Research says people with a positive outlook live longer. But what if you’re not inherently optimistic? Can you change your outlook on life? All illustrations by Kanupriya Singh

I am writing this newsletter from Kanha. Four days spent with 20 like minded people who believe in giving back to the society while working on their own growth journey. I hosted a residential workshop on Deep Health, sharing my years of learning with the participants on every tool that can help them grow on their personal and professional journeys. More details on this in the coming newsletters. If you want to participate in future workshops or want to host one in your city to raise funds for your charity, I will be happy to offer my services.

A popular metaphor to explain optimism is the concept of “glass half full”.

Optimists have a built-in attitude to be hopeful and consider the possibilities of good things happening in life.

The word “optimism” comes from the Latin word optimum, meaning “the best”. In psychology, optimism or dispositional optimism is a set of beliefs and traits that help individuals reflect on the positive aspects of life rather than the negative ones. It is a personality pattern that displays resilience and personal strength. You know the type: Some people manage to remain upbeat even during the most trying times. You probably think “How do they do it?” But a better question to ask is “Can I do it too?”

Science continues to find that people with an optimistic outlook enjoy healthier and longer lives. A study recently published in the journal PNAS, involving more than 70,000 people, found that those who rated themselves as having high optimism were more likely to live to age 85 or older compared with less optimistic individuals.

The power of optimism means being positive and happy. It also means using this mindset to make positive changes. Optimistic people generally have the perspective that with the right approach and right action they can solve problems and improve the situation.


Different mindset

It’s not clear exactly how optimism affects health. Investigators have considered both biological and behavioral mechanisms. For example, optimistic people tend to have lower levels of inflammation and healthier cholesterol levels compared with less optimistic people. But they also are more likely to engage in healthy behaviours like staying active, eating right, not smoking, and not abusing alcohol. Optimistic people are more likely to take chances, try new things, and be open to new opportunities. They generally have an easier time bouncing back from setbacks because they believe that something good can come out of any difficulty or challenge. There are numerous benefits associated with optimism. Studies show that optimists tend to live longer than pessimists due to the fact that they have lower levels of stress hormones like cortisol in their systems. In addition, optimistic people report higher levels of satisfaction in relationships, more success in school and work, greater physical health, and an overall greater sense of well-being.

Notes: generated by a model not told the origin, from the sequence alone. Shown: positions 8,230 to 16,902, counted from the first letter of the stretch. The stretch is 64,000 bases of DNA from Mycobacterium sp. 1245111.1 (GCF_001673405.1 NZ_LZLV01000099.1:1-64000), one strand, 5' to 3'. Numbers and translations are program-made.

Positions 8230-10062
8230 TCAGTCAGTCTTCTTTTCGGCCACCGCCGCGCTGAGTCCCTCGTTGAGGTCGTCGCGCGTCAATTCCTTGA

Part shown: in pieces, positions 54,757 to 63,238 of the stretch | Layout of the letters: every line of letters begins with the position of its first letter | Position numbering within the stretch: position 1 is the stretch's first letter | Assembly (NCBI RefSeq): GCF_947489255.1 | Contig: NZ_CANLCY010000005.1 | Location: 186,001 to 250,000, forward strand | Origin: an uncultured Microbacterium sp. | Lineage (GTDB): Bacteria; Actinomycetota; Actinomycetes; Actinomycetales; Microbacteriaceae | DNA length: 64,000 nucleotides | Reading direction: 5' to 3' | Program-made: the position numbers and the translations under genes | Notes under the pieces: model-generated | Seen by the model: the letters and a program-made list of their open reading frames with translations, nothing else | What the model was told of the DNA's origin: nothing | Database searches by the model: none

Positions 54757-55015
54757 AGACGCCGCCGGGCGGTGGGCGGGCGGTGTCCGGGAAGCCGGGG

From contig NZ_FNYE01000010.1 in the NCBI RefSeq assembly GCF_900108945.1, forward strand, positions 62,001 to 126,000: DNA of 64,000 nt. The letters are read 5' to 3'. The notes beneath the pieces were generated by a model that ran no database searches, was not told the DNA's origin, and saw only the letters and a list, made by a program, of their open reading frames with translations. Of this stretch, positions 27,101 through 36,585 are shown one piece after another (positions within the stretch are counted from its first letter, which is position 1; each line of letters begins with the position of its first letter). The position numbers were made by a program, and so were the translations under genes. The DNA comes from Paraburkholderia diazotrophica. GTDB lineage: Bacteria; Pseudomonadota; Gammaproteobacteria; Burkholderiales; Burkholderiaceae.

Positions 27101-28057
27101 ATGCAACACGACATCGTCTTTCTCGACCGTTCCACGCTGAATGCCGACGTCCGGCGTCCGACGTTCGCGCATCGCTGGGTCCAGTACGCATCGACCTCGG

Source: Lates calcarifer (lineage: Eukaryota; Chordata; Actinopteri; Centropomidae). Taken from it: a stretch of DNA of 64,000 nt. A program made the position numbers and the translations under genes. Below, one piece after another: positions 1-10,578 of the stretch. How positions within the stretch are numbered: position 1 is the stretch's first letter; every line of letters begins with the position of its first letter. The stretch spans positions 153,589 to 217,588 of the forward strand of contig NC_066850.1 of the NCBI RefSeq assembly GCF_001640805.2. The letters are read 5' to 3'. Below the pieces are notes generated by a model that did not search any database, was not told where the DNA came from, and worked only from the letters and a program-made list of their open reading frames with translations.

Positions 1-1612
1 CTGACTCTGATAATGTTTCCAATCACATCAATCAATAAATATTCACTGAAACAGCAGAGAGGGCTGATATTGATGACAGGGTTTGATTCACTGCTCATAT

Carver and Scheier (1987) introduced the term “dispositional optimism”. They argued that it is the presence of positive traits that increases the chances of something good happening to us. The dispositional theory of optimism suggests that optimism leads to positive consequences in life, and pessimism leads to stressful outcomes and increased dissatisfaction. I have an Uncle whom I always find very cheerful and happy. I have seen him go through some of the toughest moments that comes in any one’s life but I always found him cheerful and happy. I asked him once “What’s the secret of this?” He gave me a very philosophical reply – “It is said that there is a Brahma muhurat that happens every day and we don’t know when. It is said that what ever you wish at that time, happens. So I always keep my thoughts positive. “Pata nahi kab Brahma Muhurat hai” he would say. When ever anyone asks him, “How are you doing?” His response is always “Bam Bam” (means fantastic). We, in our life, come across so many people, who in their best situation also remain pessimist.

With a little practice, it’s possible to cultivate an optimistic mindset that will serve us for years to come. It’s not always easy, and it takes dedication, but it’s possible for people to change their mindset. Here are some of the best optimism tools and activities that we can use to instil hope and cultivate a positive outlook within ourselves, people we live with, and our friends.

  1. Look for opportunities. When difficult events happen, turn your focus toward a more positive alternative. For example, if you are stuck waiting for an appointment, use this unexpected free time to call a friend or read a book. If an injury or sickness has derailed your usual workouts, focus on what you can do, like gentle stretching or using resistance bands. These substitute activities can make you feel more positive and remind you that difficult circumstances will not necessarily continue, and you can overcome barriers to get there.

  2. Focus on your strengths. Reflect on your personal strengths, like creativity, perseverance, kindness, curiosity. Choose one and plan how to use it today. For example, for perseverance, make a list of tasks you have found challenging recently, then try to tackle each one. If you choose curiosity, attempt an activity you’ve never tried before. Repeat this process every day for a week. You may use the same personal strength across multiple days or try using a different one each day.